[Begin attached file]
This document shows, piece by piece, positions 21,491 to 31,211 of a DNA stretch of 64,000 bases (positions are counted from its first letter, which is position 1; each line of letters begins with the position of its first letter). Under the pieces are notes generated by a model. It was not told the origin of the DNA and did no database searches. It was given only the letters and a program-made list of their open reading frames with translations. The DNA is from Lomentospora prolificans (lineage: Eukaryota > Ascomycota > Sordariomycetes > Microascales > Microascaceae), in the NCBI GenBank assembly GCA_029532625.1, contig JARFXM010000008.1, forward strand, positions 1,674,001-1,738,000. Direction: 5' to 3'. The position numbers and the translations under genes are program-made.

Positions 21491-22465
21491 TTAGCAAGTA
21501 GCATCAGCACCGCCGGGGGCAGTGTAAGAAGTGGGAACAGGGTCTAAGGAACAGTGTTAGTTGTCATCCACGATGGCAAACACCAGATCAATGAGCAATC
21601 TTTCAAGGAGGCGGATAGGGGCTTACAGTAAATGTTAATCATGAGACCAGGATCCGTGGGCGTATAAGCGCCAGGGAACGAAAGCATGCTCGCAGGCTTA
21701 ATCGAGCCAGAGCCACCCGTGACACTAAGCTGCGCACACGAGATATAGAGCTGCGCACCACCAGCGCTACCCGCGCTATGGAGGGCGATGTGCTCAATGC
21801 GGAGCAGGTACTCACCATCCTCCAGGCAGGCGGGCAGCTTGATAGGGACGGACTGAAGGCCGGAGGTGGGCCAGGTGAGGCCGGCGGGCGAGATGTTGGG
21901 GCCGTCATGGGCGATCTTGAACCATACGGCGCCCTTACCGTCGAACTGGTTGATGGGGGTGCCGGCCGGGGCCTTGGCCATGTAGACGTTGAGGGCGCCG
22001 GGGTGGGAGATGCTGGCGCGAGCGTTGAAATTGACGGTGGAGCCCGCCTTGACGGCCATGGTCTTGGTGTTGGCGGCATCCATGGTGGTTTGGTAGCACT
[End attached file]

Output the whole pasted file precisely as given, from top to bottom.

This document shows, piece by piece, positions 21,491 to 31,211 of a DNA stretch of 64,000 bases (positions are counted from its first letter, which is position 1; each line of letters begins with the position of its first letter). Under the pieces are notes generated by a model. It was not told the origin of the DNA and did no database searches. It was given only the letters and a program-made list of their open reading frames with translations. The DNA is from Lomentospora prolificans (lineage: Eukaryota > Ascomycota > Sordariomycetes > Microascales > Microascaceae), in the NCBI GenBank assembly GCA_029532625.1, contig JARFXM010000008.1, forward strand, positions 1,674,001-1,738,000. Direction: 5' to 3'. The position numbers and the translations under genes are program-made.

Positions 21491-22465
21491 TTAGCAAGTA
21501 GCATCAGCACCGCCGGGGGCAGTGTAAGAAGTGGGAACAGGGTCTAAGGAACAGTGTTAGTTGTCATCCACGATGGCAAACACCAGATCAATGAGCAATC
21601 TTTCAAGGAGGCGGATAGGGGCTTACAGTAAATGTTAATCATGAGACCAGGATCCGTGGGCGTATAAGCGCCAGGGAACGAAAGCATGCTCGCAGGCTTA
21701 ATCGAGCCAGAGCCACCCGTGACACTAAGCTGCGCACACGAGATATAGAGCTGCGCACCACCAGCGCTACCCGCGCTATGGAGGGCGATGTGCTCAATGC
21801 GGAGCAGGTACTCACCATCCTCCAGGCAGGCGGGCAGCTTGATAGGGACGGACTGAAGGCCGGAGGTGGGCCAGGTGAGGCCGGCGGGCGAGATGTTGGG
21901 GCCGTCATGGGCGATCTTGAACCATACGGCGCCCTTACCGTCGAACTGGTTGATGGGGGTGCCGGCCGGGGCCTTGGCCATGTAGACGTTGAGGGCGCCG
22001 GGGTGGGAGATGCTGGCGCGAGCGTTGAAATTGACGGTGGAGCCCGCCTTGACGGCCATGGTCTTGGTGTTGGCGGCATCCATGGTGGTTTGGTAGCACT